Datacenter switching isn't a two horse race; remember Lucent?

Alcatel-Lucent improves their play for the end-to-end datacenter infrastructure
Written by David Chernicoff, Contributor on

As much as it seems these days that datacenter switching infrastructure architectures are going to be either HP or Cisco, there are still a large number of significant players offering end-to-end enterprise networking solutions for corporate enterprises. And Alcatel-Lucent has stepped up to the plate with their new architecture to address the future of datacenter enterprise networking.

Back in the last century, in the heady days of the first major boom in widespread computer technology, Lucent was a name to conjure with. With its history as Bell Laboratories, the renowned research facility of AT&T (prior to the anti-trust breakup) it had moved into the commercialization of its core competency, communication, with its rebranding as Lucent, and its position as the preeminent communication technology R&D center.

But Lucent didn't really survive the early 21st century technology crash and in 2006 merged with the French company Alcatel, forming Alcatel-Lucent, and in 2007, Bell Labs was merged with Alcatel's own R&D facility, and in 2008, officially moved away from doing basic science research into directed research on technologies more immediately marketable.

Alcatel-Lucent hasn't ben invisible in the marketplace; they have been a solid top 10 contender in many networking technology categories, with a #2 market share in edge servers for the last few years. But with their new switching solution they look to leverage their broad portfolio into a single vendor solution for end-to-end switching.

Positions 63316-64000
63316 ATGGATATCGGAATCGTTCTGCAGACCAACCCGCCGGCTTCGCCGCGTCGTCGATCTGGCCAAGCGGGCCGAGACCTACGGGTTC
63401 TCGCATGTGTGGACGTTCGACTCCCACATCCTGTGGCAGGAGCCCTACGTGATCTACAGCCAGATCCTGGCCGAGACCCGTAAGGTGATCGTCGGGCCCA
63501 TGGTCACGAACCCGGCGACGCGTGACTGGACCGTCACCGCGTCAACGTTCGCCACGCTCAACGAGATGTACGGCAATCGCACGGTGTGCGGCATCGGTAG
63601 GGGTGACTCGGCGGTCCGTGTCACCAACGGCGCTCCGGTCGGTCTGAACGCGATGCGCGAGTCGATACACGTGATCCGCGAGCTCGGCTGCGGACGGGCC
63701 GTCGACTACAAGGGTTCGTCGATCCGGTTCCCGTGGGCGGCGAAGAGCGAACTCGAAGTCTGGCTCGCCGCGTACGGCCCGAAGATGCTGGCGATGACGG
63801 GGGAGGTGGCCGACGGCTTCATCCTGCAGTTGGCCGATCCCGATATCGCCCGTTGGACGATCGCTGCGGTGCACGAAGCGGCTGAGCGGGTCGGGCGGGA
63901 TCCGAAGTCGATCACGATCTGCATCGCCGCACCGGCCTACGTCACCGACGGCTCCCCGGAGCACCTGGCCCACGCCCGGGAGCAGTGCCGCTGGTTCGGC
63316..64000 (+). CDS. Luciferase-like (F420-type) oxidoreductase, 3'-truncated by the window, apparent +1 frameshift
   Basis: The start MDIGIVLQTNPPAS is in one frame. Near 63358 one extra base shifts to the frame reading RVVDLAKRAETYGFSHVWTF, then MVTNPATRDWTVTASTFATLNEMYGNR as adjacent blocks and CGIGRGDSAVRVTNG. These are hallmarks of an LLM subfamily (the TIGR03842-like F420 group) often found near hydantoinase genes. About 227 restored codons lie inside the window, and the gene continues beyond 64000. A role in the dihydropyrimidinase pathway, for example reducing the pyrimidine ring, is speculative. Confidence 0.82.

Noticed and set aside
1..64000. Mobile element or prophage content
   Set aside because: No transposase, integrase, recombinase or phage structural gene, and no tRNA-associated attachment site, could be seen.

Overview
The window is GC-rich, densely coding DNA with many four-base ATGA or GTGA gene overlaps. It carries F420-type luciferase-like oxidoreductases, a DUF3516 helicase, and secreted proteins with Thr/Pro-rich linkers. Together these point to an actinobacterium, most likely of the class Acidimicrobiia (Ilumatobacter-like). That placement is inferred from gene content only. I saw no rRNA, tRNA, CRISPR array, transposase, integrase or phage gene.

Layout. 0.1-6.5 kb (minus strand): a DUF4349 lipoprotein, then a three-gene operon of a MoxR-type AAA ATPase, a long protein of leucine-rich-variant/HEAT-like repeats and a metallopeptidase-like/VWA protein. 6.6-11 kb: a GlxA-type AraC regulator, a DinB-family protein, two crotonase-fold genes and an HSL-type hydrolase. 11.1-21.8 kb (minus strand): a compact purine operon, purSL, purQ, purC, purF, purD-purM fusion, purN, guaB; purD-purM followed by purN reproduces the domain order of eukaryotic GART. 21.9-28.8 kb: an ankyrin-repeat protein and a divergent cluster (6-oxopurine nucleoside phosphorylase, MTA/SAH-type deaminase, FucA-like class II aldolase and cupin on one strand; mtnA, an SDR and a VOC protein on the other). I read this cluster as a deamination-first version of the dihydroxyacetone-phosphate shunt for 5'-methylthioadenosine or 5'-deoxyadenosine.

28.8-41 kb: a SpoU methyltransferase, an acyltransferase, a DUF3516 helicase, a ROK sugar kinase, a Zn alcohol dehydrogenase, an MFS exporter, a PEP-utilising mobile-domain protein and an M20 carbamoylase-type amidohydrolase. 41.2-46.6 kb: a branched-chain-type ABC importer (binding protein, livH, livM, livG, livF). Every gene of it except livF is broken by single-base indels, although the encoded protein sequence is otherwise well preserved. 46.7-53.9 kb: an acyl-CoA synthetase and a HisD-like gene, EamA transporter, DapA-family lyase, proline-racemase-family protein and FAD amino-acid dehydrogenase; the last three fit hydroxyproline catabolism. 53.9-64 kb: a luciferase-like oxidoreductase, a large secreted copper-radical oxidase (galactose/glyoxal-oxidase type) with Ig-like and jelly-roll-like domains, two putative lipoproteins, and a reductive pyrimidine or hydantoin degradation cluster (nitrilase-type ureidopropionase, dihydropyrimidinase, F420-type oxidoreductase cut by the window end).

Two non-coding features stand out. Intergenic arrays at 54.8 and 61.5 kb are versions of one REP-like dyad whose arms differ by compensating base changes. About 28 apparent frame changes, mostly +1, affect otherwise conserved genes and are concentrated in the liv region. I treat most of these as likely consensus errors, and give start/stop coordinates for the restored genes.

The Alcatel technology is based on a mesh and pod arrangement, using a high-performance mesh topology network to connect datacenter pods which contain the server hardware, optimizing server-to -server traffic without requiring a core server switch. The top-of-rack switches are able to communicate directly, with Alcatel promising the capability of delivering 14,000 10GbE server ports with only two core switches and end-to-end latency better than 5 milliseconds.

The hardware is complemented by a full suite of the software technologies demanded by the modern datacenter, from application and traffic prioritization to virtual machine management, with hardware support for shortest path bridging and fiber channel over Ethernet, catching the latest technologies that datacenter operators and large corporate customers are investigating for future-proofing their snear-term purchases.

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